HARTFORD, CT — Acknowledging they won’t have the state budget resolved by June 7, the House took the first step Saturday to help municipalities deal with the uncertainty about how much state aid they will receive when a budget is finally adopted.
The bill passed 149-0 by the House after three-minutes of debate would allow municipalities to adjust their budgets to reflect changes in state aid. The impact will vary based on adjustments municipalities choose to make to their mill rates, and their expenditures.
Most, if not all, municipal budgets will be set before the state finalizes its budget and with the radical proposals to change municipal aid formulas, municipalities have been struggling with what numbers they should use.
Rep. Roland Lemar, D-New Haven, said if a municipality has adopted a budget to increase its mill rate this coming year to account for the shift in teacher pension payments then they can go back and decrease that mill rate if they end up adopting a budget that doesn’t include that provision.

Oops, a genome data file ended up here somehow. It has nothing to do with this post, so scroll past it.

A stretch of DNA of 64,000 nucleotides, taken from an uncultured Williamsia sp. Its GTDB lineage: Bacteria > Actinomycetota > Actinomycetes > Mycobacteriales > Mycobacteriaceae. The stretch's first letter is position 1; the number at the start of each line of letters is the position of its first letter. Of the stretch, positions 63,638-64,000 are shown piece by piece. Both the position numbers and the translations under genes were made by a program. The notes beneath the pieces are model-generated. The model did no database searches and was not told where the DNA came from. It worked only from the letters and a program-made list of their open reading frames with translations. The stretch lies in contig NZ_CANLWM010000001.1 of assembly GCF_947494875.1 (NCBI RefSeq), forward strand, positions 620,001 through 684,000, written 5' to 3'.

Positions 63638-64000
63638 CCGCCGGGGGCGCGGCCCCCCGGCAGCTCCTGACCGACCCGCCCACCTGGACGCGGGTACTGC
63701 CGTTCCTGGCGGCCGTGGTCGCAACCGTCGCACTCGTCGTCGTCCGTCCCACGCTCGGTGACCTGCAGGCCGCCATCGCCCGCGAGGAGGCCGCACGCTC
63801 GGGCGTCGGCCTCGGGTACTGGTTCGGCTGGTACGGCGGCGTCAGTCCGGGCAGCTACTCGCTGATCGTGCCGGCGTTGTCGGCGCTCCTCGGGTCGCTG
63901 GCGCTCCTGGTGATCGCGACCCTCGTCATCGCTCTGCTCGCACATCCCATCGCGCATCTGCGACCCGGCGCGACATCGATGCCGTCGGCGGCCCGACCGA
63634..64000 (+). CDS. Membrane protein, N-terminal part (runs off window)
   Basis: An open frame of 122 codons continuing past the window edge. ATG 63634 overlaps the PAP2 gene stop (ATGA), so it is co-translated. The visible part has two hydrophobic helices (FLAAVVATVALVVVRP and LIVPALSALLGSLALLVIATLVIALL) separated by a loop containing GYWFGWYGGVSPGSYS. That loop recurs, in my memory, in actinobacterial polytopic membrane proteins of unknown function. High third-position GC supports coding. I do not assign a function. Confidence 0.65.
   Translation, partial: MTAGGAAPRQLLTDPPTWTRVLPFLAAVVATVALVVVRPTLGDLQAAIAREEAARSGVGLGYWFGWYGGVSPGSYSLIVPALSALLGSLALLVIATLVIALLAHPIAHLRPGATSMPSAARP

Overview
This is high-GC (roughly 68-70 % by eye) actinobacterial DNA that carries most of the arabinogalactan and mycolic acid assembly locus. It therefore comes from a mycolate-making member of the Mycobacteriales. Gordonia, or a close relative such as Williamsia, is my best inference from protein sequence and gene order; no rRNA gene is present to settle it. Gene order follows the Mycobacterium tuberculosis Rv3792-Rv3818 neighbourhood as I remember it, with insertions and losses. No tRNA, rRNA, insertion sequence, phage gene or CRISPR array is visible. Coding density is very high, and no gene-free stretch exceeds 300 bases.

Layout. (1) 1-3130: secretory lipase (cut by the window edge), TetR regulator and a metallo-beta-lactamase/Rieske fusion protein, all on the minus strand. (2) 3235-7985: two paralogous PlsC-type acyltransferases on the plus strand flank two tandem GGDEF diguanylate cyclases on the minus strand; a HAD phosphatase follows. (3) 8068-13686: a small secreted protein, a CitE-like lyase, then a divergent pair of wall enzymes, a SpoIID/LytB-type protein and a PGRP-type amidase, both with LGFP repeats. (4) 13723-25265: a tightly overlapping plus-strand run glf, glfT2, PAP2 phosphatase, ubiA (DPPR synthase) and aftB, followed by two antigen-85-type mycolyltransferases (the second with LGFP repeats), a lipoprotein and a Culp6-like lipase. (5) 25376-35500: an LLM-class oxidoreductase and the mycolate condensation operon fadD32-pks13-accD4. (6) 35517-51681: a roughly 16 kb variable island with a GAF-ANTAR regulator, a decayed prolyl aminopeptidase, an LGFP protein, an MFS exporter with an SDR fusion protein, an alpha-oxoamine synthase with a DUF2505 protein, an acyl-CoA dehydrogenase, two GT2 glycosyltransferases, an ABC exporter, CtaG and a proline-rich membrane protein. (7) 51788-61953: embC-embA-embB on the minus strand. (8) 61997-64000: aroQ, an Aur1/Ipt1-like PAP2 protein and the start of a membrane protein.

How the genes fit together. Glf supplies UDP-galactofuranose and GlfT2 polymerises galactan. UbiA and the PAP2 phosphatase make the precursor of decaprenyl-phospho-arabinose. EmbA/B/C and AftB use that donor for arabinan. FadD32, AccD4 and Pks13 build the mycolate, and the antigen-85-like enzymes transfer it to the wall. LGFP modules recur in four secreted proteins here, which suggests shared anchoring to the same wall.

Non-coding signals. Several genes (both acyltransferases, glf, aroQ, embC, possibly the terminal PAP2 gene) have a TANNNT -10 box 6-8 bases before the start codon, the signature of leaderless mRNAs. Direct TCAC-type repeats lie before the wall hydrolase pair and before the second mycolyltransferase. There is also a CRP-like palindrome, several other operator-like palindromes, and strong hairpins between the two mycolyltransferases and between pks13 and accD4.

Back in March, the Senate failed after a 90-minute debate to extend the budget deadlines for municipalities. Democrats who proposed the legislation said it was the right thing to do in a year when Gov. Dannel P. Malloy’s proposed budget causes drops, some seismic, in aid to 138 of the 169 towns.
Republicans accused Democrats of poorly drafting the legislation and Democrats accused Republicans of a filibuster.
Between March and now the budget situation has gotten worse.
There’s now a $5.1 billion deficit over the next two years. In fiscal year 2018 alone lawmakers will need to resolve a $2.2 billion budget deficit.
Lawmakers on both sides of the aisle have objected to Malloy’s proposal to shift $400 million of the cost of the teacher’s retirement fund for 2018 to cities and towns. They’ve also objected to his proposal to allow municipalities to collect property taxes on hospital property in exchange for a higher reimbursement from the state to those hospitals to make up the difference.
There are now four budget proposals and each changes to some degree the amount of money cities and towns receive. Municipalities, which are required to send out tax bills based on their local charters, have been asking the state for greater flexibility and certainty.
The Senate was not in on Saturday.
The Senate will have until midnight June 7 to approve the House bill.